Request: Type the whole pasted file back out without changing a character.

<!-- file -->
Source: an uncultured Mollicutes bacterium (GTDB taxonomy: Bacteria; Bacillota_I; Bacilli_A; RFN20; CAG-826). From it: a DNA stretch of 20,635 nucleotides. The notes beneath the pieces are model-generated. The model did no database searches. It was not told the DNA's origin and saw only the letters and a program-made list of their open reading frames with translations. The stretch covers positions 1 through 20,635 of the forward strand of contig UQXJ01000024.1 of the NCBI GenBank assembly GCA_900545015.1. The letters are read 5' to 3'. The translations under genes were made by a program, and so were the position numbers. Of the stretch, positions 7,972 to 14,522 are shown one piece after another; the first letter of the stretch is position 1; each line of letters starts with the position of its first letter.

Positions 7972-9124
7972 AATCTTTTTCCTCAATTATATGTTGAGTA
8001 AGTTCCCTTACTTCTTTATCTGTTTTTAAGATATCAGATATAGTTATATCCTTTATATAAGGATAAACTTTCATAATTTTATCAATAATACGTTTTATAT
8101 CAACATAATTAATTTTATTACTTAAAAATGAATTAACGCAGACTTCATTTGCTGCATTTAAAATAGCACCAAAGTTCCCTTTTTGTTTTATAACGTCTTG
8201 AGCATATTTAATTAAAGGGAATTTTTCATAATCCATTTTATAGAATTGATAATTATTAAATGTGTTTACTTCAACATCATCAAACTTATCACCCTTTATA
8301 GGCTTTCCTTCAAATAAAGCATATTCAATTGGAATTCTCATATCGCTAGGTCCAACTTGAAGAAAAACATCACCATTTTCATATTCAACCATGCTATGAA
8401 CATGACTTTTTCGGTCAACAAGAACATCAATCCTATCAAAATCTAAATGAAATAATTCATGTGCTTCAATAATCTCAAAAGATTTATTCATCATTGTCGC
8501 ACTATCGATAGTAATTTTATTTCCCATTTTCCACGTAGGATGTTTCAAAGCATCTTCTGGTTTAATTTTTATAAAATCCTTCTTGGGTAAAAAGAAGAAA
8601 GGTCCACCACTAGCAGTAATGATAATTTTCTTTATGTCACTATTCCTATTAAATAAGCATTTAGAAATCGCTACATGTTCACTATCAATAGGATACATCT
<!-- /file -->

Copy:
Source: an uncultured Mollicutes bacterium (GTDB taxonomy: Bacteria; Bacillota_I; Bacilli_A; RFN20; CAG-826). From it: a DNA stretch of 20,635 nucleotides. The notes beneath the pieces are model-generated. The model did no database searches. It was not told the DNA's origin and saw only the letters and a program-made list of their open reading frames with translations. The stretch covers positions 1 through 20,635 of the forward strand of contig UQXJ01000024.1 of the NCBI GenBank assembly GCA_900545015.1. The letters are read 5' to 3'. The translations under genes were made by a program, and so were the position numbers. Of the stretch, positions 7,972 to 14,522 are shown one piece after another; the first letter of the stretch is position 1; each line of letters starts with the position of its first letter.

Positions 7972-9124
7972 AATCTTTTTCCTCAATTATATGTTGAGTA
8001 AGTTCCCTTACTTCTTTATCTGTTTTTAAGATATCAGATATAGTTATATCCTTTATATAAGGATAAACTTTCATAATTTTATCAATAATACGTTTTATAT
8101 CAACATAATTAATTTTATTACTTAAAAATGAATTAACGCAGACTTCATTTGCTGCATTTAAAATAGCACCAAAGTTCCCTTTTTGTTTTATAACGTCTTG
8201 AGCATATTTAATTAAAGGGAATTTTTCATAATCCATTTTATAGAATTGATAATTATTAAATGTGTTTACTTCAACATCATCAAACTTATCACCCTTTATA
8301 GGCTTTCCTTCAAATAAAGCATATTCAATTGGAATTCTCATATCGCTAGGTCCAACTTGAAGAAAAACATCACCATTTTCATATTCAACCATGCTATGAA
8401 CATGACTTTTTCGGTCAACAAGAACATCAATCCTATCAAAATCTAAATGAAATAATTCATGTGCTTCAATAATCTCAAAAGATTTATTCATCATTGTCGC
8501 ACTATCGATAGTAATTTTATTTCCCATTTTCCACGTAGGATGTTTCAAAGCATCTTCTGGTTTAATTTTTATAAAATCCTTCTTGGGTAAAAAGAAGAAA
8601 GGTCCACCACTAGCAGTAATGATAATTTTCTTTATGTCACTATTCCTATTAAATAAGCATTTAGAAATCGCTACATGTTCACTATCAATAGGATACATCT